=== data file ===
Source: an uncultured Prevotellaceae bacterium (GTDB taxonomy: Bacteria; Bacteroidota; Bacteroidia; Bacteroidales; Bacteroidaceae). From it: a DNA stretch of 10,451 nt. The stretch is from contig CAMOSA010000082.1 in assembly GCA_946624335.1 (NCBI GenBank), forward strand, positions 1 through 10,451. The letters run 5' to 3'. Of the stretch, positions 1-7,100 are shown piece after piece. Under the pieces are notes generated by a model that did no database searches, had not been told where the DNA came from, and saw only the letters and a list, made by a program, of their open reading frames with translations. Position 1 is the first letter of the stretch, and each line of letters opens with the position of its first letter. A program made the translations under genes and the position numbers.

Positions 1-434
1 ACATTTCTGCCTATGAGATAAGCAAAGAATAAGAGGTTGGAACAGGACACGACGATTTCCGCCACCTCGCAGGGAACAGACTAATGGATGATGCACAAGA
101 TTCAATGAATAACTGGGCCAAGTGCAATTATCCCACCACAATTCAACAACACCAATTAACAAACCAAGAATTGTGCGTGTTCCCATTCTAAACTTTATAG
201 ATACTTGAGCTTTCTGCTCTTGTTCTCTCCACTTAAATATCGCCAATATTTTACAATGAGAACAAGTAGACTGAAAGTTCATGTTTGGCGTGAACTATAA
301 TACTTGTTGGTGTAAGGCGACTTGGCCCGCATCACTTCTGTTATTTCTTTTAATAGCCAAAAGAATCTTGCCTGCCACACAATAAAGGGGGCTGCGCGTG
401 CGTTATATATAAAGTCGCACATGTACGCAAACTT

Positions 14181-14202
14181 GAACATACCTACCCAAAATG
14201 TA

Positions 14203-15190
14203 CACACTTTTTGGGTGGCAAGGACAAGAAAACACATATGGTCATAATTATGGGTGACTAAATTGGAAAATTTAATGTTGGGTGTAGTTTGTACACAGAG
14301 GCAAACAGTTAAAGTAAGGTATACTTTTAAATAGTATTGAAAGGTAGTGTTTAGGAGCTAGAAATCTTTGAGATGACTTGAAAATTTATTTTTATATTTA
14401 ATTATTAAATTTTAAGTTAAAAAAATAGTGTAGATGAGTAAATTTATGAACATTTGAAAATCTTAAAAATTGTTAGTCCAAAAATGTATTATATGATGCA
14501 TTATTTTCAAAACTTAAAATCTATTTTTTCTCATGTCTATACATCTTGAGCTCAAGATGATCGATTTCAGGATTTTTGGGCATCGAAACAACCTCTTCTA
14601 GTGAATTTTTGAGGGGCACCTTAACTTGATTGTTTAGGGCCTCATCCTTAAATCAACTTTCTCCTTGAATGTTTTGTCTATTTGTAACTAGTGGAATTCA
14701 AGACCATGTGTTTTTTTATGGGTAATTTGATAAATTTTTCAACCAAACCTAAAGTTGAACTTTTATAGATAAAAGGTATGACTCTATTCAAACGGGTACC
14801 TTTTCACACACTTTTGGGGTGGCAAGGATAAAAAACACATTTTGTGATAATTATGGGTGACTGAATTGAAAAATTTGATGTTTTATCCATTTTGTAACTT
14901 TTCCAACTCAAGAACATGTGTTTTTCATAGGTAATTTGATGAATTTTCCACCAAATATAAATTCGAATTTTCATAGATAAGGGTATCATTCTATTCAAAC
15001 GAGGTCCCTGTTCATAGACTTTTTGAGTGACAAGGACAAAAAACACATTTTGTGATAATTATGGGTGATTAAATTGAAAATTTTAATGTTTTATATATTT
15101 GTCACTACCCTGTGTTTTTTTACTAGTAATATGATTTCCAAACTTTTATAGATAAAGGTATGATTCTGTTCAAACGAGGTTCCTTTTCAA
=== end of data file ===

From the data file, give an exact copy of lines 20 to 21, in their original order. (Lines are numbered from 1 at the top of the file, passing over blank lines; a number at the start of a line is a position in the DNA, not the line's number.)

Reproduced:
15001 GAGGTCCCTGTTCATAGACTTTTTGAGTGACAAGGACAAAAAACACATTTTGTGATAATTATGGGTGATTAAATTGAAAATTTTAATGTTTTATATATTT
15101 GTCACTACCCTGTGTTTTTTTACTAGTAATATGATTTCCAAACTTTTATAGATAAAGGTATGATTCTGTTCAAACGAGGTTCCTTTTCAA